So why aren’t their IT people putting them right on all this? Maybe they are, but aren’t being listened to. Maybe they are, but they can’t convey the message in the language that the board can understand. Whichever is true, it’s clear that better communication is needed between wary CEOs and their IT managers.

However, Cloud Computing is at least high up on the agenda – with up to 90% of organisations stating that they are least discussing Cloud projects. But among some of those who said they had installed Cloud Computing in some form, the curse of bad communications hit them again – over-inflated expectations led many to complain that the actual implementation of Cloud did not come up to their expectations. That can only be blamed on the CTOS.

Symantec created its own check list of recommendations to make Cloud adoption as smooth as possible.

  • Ensure alignment between IT and executives in virtualization and cloud initiatives: It is important to show that you can address C-level concerns such as security and availability.
  • Don’t operate in a silo when it comes to Cloud Computing: virtualisation and Cloud initiatives are most successful when implemented as mainstream, comprehensive IT initiatives.
  • Leverage and modernize your existing infrastructure: Before you’re ready to implement hybrid/private cloud, make sure you are leveraging the existing infrastructure to achieve the same efficiencies and then modernising it as needed.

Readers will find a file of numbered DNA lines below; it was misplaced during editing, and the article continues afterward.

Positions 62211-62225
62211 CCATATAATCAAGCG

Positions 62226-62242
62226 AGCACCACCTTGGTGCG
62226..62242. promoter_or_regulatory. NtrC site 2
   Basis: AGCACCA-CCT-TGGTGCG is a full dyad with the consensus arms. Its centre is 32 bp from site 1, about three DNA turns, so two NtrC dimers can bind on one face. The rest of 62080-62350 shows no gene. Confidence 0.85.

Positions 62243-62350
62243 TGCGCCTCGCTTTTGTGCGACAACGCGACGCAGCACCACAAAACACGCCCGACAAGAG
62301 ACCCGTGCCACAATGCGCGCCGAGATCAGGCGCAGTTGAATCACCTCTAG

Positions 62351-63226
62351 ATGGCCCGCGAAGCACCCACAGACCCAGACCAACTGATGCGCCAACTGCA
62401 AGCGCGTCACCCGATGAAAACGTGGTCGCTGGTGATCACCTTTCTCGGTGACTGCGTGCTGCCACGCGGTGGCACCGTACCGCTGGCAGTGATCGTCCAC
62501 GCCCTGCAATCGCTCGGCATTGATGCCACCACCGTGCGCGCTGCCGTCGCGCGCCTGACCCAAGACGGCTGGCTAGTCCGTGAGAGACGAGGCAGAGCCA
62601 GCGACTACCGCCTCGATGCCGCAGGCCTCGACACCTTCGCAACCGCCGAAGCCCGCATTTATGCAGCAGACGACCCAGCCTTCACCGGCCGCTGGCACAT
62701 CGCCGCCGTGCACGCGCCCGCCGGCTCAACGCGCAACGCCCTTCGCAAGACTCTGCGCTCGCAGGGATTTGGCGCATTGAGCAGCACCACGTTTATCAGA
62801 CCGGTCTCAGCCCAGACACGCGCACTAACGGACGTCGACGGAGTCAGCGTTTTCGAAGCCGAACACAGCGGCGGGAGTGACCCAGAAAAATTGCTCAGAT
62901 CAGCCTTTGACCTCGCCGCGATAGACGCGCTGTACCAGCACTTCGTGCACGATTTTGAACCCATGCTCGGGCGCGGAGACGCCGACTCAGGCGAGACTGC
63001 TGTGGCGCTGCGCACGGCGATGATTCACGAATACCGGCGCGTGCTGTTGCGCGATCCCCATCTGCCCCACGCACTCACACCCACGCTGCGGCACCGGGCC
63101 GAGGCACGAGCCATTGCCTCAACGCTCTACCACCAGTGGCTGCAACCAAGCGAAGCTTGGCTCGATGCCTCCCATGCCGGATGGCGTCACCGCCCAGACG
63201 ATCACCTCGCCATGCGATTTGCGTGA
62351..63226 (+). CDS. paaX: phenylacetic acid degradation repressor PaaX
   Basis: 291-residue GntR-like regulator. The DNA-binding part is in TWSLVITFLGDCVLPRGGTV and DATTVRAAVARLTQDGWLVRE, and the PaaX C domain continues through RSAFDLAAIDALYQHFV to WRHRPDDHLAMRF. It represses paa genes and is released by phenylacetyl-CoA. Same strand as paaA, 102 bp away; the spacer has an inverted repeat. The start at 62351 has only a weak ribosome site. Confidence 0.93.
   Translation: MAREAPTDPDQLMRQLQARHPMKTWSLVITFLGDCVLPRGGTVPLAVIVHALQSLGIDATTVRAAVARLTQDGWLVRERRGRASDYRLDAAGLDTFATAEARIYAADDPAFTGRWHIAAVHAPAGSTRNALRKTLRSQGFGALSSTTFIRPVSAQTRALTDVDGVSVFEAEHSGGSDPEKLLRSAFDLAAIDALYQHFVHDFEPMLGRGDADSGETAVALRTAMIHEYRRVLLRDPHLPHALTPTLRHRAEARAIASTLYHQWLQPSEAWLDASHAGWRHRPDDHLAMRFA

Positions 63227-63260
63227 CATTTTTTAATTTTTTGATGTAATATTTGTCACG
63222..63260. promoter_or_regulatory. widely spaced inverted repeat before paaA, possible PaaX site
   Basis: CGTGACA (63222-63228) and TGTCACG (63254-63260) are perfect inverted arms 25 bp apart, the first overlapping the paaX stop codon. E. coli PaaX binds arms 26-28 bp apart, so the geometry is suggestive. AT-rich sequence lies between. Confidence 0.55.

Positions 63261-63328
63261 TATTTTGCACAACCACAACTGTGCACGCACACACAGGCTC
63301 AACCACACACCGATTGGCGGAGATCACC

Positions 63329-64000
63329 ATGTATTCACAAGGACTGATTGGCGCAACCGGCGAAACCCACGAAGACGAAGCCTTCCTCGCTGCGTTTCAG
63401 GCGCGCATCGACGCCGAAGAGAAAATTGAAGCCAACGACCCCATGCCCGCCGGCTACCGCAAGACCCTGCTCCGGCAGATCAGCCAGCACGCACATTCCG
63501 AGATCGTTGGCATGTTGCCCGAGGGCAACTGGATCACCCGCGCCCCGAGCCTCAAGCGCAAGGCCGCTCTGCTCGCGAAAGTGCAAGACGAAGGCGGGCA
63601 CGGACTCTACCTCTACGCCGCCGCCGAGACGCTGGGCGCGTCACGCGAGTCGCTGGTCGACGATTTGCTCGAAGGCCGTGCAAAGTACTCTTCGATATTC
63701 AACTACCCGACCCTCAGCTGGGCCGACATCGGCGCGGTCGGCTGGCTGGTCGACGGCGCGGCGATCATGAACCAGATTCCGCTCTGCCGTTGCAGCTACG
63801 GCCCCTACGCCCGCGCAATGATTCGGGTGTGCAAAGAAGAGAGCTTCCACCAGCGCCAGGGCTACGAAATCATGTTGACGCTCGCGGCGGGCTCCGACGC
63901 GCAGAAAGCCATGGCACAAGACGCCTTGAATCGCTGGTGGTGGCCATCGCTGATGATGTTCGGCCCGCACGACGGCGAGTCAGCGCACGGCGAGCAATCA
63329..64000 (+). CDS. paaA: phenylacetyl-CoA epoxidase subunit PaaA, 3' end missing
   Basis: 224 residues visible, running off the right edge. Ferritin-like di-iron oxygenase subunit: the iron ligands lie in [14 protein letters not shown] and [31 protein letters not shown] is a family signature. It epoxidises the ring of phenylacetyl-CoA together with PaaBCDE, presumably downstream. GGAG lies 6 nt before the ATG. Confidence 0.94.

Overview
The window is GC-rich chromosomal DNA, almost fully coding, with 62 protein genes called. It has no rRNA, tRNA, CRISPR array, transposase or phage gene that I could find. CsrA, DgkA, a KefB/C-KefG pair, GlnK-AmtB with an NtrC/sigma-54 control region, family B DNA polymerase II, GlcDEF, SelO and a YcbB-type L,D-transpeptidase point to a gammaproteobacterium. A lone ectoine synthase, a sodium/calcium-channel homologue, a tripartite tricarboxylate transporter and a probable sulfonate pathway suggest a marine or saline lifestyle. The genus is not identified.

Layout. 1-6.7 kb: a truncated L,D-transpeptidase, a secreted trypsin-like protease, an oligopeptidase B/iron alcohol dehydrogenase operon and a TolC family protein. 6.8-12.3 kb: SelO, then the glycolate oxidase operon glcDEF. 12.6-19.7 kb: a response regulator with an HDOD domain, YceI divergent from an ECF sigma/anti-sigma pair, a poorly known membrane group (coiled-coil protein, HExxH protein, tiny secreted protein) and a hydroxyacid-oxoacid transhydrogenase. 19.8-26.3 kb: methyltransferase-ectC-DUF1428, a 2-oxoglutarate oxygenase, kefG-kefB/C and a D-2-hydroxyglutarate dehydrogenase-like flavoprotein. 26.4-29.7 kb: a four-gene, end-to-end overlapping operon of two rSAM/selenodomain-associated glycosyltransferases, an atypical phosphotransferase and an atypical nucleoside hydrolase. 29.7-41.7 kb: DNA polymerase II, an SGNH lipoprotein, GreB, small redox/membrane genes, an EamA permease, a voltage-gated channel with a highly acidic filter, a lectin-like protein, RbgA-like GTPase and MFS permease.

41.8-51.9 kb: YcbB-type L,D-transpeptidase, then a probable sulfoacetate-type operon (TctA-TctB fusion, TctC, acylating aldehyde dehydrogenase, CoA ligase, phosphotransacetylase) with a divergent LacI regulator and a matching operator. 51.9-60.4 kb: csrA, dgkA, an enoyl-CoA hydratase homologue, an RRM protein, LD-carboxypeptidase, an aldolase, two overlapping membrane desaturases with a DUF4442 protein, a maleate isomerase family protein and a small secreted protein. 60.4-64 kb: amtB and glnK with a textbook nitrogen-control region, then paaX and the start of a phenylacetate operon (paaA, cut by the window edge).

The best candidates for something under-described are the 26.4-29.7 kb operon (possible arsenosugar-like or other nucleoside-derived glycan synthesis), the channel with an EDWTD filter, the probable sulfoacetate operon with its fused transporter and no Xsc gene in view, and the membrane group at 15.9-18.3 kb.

• Set realistic expectations and track your results: Remember that despite the hype, Cloud is a new and still maturing market. Do your homework to set expectations that are realistic, then follow up and track results to identify ways to improve project efficiency going forward.

Moving many IT services into the cloud is quickly becoming a requirement for businesses. It doesn’t seem to matter what the business is – from industrial applications to making food, it can benefit from scalable storage and powerful virtualized business intelligence. Companies that fail to take advantage of these solutions risk losing a huge edge to competitors who do take advantage of the cloud.

IT professionals should see it as their responsibility to convince management to adopt cloud solutions for their businesses but they have to be careful to set realistic expectations or they will set their companies back many years and risk the mistrust of their boards for many years.

Constantine Galonis has worked in the IT industry since 1980. He received an HND in Computer Science from Southbank Polytechnic. He has a programming background in Algol and APL. He worked for Motor Oil Hellas Greece 1988 to 1991 initially in mainframe system databases before setting up their first PC support department. He transferred to Varnima UK to become IT manager for the UK sites and ran their support and infrastructure until 1996. Since 1996 until the present he has run the Art of Computing limited an IT Consultancy specialising in server based solutions and virtualisation. In 2009 he founded CirrusStratus for Cloud Hosted solutions. He is a specialist in Vmware, Vsphere, Citrix, IBM Sans storage and X-series and I-Series.